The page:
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I have done this at lower speeds (dont remember, maybe 9600 baud) half-duplex over about 4 meters in a lab without any problem at all. I didn't even use a good cable for the prototype. You can tradeoff speed vs. distance so that your receiver wont have any problem syncing to the start/stop bits. I would guess that the auto might have more electrical noise than the lab where I assembled this system.
I would guess that if you used line drivers to get a solid -12 and +12 signal, used shielded cables, and limited the baud rate, then you'd be fine. What if you used a chip to change it to differential signaling? Actually, I think line drivers would be easier, just be sure to change it back to 0 and 5 if thats what your PIC can take
You could use those, but then you usually need extra caps to run the switched capacitor part of the circuit. I believe Noggin was probably speaking of 74XX244 or 74XX540 bus drivers which use 0-5V but can source larger currents to drive higher Z loads with low propagation delay. The 540 is inverting, but that doesnt matter if you are going to use one on each end. If you can use half-duplex communication, you can just use a single wire between the systems (since the auto chassis is a common ground).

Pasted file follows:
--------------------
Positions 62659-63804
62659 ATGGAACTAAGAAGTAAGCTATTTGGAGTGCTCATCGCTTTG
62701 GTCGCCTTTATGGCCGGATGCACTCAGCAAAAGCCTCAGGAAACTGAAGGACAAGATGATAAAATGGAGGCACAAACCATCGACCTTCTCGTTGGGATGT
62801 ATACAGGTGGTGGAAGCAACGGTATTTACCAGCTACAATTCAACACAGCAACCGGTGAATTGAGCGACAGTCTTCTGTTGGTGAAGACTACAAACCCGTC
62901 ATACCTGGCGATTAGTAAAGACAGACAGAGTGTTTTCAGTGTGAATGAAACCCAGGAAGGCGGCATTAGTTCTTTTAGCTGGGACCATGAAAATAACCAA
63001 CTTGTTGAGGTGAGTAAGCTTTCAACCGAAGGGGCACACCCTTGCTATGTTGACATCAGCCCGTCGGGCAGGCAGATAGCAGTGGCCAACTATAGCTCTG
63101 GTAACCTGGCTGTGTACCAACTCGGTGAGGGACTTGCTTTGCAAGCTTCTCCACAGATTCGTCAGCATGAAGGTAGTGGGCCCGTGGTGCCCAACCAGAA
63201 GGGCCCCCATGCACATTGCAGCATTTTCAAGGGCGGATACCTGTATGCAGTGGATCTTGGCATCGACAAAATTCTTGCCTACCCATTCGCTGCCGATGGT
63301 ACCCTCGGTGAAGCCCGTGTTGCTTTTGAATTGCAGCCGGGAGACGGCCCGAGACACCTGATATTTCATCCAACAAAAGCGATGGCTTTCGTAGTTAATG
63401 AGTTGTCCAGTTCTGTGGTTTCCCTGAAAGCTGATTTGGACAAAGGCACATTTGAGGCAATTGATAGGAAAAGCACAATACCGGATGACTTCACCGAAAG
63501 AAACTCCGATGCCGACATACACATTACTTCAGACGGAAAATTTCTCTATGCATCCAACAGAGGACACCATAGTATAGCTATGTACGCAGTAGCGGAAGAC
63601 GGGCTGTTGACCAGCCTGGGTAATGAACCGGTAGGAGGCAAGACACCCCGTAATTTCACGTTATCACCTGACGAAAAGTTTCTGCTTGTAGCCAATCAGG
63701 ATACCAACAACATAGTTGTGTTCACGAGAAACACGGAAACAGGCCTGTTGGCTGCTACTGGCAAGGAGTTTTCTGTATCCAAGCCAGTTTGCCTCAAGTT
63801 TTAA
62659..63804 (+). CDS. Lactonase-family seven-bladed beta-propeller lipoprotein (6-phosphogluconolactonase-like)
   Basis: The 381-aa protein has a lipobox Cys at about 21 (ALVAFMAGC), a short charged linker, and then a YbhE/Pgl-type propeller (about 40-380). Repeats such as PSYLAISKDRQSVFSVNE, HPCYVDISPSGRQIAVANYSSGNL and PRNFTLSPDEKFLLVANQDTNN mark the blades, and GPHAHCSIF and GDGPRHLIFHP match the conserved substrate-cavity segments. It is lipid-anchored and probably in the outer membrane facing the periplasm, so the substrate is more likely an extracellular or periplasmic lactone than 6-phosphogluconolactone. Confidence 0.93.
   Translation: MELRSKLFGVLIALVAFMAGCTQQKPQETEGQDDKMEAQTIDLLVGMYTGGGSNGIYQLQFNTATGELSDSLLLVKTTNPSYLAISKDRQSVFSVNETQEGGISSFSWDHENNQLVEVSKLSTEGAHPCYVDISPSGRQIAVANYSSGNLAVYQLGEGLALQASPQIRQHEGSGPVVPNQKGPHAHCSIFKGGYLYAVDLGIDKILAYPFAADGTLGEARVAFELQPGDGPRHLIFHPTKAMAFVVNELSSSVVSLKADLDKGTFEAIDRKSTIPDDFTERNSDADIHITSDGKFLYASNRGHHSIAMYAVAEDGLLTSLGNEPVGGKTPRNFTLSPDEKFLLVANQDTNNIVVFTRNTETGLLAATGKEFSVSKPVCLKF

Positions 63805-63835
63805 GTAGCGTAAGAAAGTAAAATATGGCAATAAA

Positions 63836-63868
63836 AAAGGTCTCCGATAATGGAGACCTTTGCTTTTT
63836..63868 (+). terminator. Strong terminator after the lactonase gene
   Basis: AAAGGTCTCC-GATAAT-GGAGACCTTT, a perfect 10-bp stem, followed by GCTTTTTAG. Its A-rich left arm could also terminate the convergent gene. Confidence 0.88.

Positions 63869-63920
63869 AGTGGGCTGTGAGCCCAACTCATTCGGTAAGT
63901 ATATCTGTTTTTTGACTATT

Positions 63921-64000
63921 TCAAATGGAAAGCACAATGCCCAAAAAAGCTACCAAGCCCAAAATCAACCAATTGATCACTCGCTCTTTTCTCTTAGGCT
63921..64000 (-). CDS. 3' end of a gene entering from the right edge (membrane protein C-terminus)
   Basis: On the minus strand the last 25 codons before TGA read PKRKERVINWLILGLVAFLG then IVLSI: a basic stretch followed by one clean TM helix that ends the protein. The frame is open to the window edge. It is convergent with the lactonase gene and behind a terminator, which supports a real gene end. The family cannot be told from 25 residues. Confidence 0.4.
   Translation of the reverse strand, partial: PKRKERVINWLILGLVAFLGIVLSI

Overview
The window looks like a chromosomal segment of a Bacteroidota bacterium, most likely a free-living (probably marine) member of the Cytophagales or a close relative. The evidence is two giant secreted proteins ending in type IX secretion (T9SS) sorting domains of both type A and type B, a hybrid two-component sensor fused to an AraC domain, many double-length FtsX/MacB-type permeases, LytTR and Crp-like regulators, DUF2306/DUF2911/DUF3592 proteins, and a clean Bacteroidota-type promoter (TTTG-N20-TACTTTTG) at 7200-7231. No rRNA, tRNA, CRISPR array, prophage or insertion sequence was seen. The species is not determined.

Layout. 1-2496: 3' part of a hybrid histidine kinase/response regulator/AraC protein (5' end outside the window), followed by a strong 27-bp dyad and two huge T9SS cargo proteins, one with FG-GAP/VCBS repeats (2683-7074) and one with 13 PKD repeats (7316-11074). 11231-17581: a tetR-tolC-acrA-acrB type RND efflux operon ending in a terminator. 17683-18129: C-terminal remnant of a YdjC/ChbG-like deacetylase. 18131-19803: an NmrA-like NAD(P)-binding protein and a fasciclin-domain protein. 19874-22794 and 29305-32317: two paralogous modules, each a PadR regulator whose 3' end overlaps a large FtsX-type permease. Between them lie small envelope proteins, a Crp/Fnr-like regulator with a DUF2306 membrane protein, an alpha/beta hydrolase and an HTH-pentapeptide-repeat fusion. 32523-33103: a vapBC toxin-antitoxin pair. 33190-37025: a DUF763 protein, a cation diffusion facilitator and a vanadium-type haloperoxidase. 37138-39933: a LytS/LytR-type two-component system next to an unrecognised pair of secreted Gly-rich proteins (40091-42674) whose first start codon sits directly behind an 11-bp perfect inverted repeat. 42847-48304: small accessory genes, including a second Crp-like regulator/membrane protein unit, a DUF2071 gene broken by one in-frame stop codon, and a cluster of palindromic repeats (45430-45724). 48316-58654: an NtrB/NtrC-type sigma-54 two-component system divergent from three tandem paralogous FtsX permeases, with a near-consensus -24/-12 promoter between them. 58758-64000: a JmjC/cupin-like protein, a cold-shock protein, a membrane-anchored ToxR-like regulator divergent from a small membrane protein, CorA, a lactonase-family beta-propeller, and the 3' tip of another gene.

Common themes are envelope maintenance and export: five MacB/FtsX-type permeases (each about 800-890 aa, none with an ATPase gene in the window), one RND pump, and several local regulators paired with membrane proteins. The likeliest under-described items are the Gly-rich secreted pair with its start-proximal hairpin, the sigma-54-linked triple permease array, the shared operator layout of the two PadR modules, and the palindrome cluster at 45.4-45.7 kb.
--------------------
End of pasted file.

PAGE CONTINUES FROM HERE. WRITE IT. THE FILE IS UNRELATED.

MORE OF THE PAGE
Actually, I wasn't talking about anything in specific. I have very little knowledge compared to most people here, but I was just thinking that if you use -12 to +12 signaling, 1v worth of noise wouldn't be as harmful as if you were using 0 to 5v. It night not work like that.... what about differential signaling?
Differential signaling is a method to provide noise immunity. For instance when using twisted pair in an ethernet, the idea is that outside noise will affect the signals traveling on the + and - wires more or less equally. So assuming you intend to send a signal A0 across the cable, you convert A0 to +A0 and -A0 and push them down independent cables which are twisted together. The cable is in a noisy environment and picks up some noise which I'll call e. In reality, both cables would not pickup exactly the same amount of noise, but we can ignore that for this discussion. As a result, we have two signals that are now the sum of each original signal and the noise component epsilon: +A0+e, -A0+e. At the receiver we now take the difference of the two signals, delta. D = +A0+e - (-A0+e) = 2A0 = A0.
RS232 is not differential signalling however, though the voltages swing from -12,+12, the transmit is only a single wire, as such, you cannot use the noise elimination technique I just mentioned. RS422 and RS485 (for which drivers are readily available) are similar to RS232 using differential signalling.
Two meters is not very far. It is very far for a high speed signalling system, but assuming they are using the PICs UART, and you can live with the lower data rates, you could use a single ended line driver or maybe get away without a line driver at all. As the speed gets higher, you get lots of attenuation from the cable impedance. For comparison purposes, a regular 100BT ethernet runs around 125MHz or so.